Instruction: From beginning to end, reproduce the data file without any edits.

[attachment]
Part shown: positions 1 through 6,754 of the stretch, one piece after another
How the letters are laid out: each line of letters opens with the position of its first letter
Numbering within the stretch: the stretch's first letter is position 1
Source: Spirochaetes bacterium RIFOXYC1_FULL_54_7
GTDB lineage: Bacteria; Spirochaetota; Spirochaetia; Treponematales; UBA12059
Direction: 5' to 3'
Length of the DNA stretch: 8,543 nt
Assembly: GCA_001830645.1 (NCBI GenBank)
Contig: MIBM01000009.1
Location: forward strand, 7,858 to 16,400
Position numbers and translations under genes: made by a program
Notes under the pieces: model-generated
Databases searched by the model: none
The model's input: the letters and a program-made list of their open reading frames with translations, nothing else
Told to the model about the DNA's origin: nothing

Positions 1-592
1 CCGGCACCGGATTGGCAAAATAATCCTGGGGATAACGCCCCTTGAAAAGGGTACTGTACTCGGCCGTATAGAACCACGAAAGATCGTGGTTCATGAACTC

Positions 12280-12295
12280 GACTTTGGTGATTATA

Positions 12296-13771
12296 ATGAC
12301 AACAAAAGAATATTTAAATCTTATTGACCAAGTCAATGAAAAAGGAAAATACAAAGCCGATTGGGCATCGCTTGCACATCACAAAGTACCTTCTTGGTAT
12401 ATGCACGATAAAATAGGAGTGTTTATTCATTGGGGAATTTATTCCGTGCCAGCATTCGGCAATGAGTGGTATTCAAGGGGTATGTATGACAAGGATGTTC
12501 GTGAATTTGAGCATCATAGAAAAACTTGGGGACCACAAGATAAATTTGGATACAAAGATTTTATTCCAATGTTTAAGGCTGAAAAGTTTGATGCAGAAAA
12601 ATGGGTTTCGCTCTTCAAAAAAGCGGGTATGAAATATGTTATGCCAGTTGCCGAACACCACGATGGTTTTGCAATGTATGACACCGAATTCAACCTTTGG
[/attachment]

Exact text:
Part shown: positions 1 through 6,754 of the stretch, one piece after another
How the letters are laid out: each line of letters opens with the position of its first letter
Numbering within the stretch: the stretch's first letter is position 1
Source: Spirochaetes bacterium RIFOXYC1_FULL_54_7
GTDB lineage: Bacteria; Spirochaetota; Spirochaetia; Treponematales; UBA12059
Direction: 5' to 3'
Length of the DNA stretch: 8,543 nt
Assembly: GCA_001830645.1 (NCBI GenBank)
Contig: MIBM01000009.1
Location: forward strand, 7,858 to 16,400
Position numbers and translations under genes: made by a program
Notes under the pieces: model-generated
Databases searched by the model: none
The model's input: the letters and a program-made list of their open reading frames with translations, nothing else
Told to the model about the DNA's origin: nothing

Positions 1-592
1 CCGGCACCGGATTGGCAAAATAATCCTGGGGATAACGCCCCTTGAAAAGGGTACTGTACTCGGCCGTATAGAACCACGAAAGATCGTGGTTCATGAACTC

Positions 12280-12295
12280 GACTTTGGTGATTATA

Positions 12296-13771
12296 ATGAC
12301 AACAAAAGAATATTTAAATCTTATTGACCAAGTCAATGAAAAAGGAAAATACAAAGCCGATTGGGCATCGCTTGCACATCACAAAGTACCTTCTTGGTAT
12401 ATGCACGATAAAATAGGAGTGTTTATTCATTGGGGAATTTATTCCGTGCCAGCATTCGGCAATGAGTGGTATTCAAGGGGTATGTATGACAAGGATGTTC
12501 GTGAATTTGAGCATCATAGAAAAACTTGGGGACCACAAGATAAATTTGGATACAAAGATTTTATTCCAATGTTTAAGGCTGAAAAGTTTGATGCAGAAAA
12601 ATGGGTTTCGCTCTTCAAAAAAGCGGGTATGAAATATGTTATGCCAGTTGCCGAACACCACGATGGTTTTGCAATGTATGACACCGAATTCAACCTTTGG